65 million years ago, a massive asteroid slammed into the Yucatan peninsula, creating a giant dust cloud that contributed to the extinction of terrestrial dinosaurs. In the resulting re-adjustment of global ecosystems, a new plant tissue evolved, which paved the way for the eventual appearance of humans: fruit. Fruit represents a finely crafted symbiosis between plants and animals, in which the plant provides a nourishing morsel, and the animal disperses the plant's seeds inside a packet of rich fertilizer.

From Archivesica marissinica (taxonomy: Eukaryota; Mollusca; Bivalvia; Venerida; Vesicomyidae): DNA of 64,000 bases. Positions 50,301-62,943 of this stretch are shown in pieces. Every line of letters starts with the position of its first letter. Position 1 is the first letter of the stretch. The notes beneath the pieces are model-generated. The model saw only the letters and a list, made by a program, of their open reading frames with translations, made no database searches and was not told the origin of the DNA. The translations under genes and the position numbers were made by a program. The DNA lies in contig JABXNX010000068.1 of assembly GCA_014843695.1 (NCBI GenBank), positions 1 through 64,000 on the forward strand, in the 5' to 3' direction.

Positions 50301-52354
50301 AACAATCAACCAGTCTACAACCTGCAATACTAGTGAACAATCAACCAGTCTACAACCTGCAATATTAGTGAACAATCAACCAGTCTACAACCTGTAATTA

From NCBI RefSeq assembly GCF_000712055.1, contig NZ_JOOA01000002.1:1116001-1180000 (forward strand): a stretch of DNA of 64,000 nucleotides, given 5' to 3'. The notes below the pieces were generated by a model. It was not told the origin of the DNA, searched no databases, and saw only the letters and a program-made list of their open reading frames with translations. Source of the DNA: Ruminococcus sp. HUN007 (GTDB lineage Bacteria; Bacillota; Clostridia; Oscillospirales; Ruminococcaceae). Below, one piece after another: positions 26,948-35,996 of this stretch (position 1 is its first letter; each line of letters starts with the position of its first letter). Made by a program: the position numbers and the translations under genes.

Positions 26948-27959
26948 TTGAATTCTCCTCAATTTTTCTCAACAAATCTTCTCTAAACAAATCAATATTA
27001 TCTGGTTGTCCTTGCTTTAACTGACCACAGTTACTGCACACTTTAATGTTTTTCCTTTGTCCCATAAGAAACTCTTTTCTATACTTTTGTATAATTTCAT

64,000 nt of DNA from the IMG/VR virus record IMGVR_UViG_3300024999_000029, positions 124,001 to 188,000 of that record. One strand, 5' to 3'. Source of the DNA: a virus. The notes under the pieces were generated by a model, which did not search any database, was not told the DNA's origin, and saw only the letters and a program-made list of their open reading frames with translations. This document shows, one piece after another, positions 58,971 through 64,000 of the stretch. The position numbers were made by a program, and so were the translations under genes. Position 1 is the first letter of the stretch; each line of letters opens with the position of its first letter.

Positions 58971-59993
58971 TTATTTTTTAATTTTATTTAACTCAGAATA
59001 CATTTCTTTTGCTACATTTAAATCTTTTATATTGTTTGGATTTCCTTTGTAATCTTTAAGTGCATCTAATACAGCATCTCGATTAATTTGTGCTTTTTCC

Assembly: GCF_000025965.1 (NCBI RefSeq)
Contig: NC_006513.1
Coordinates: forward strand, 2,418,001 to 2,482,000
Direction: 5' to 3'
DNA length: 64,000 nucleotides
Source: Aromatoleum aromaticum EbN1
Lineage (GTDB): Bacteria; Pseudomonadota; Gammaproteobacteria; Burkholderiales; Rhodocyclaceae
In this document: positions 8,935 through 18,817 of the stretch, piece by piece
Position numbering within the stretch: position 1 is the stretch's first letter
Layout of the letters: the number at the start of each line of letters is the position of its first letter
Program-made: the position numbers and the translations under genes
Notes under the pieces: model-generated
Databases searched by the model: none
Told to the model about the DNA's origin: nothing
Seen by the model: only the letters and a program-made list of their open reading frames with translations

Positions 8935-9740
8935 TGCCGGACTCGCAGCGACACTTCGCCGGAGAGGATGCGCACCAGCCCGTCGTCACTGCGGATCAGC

Fruit was such a powerful selective pressure that mammals quickly evolved to exploit it more effectively, developing adaptations for life in the forest canopy. One result of this was the rapid emergence of primates, carrying physical, digestive and metabolic adaptations for the acquisition and consumption of fruit and leaves. Primates also continued eating insects, a vestige of our early mammalian heritage.
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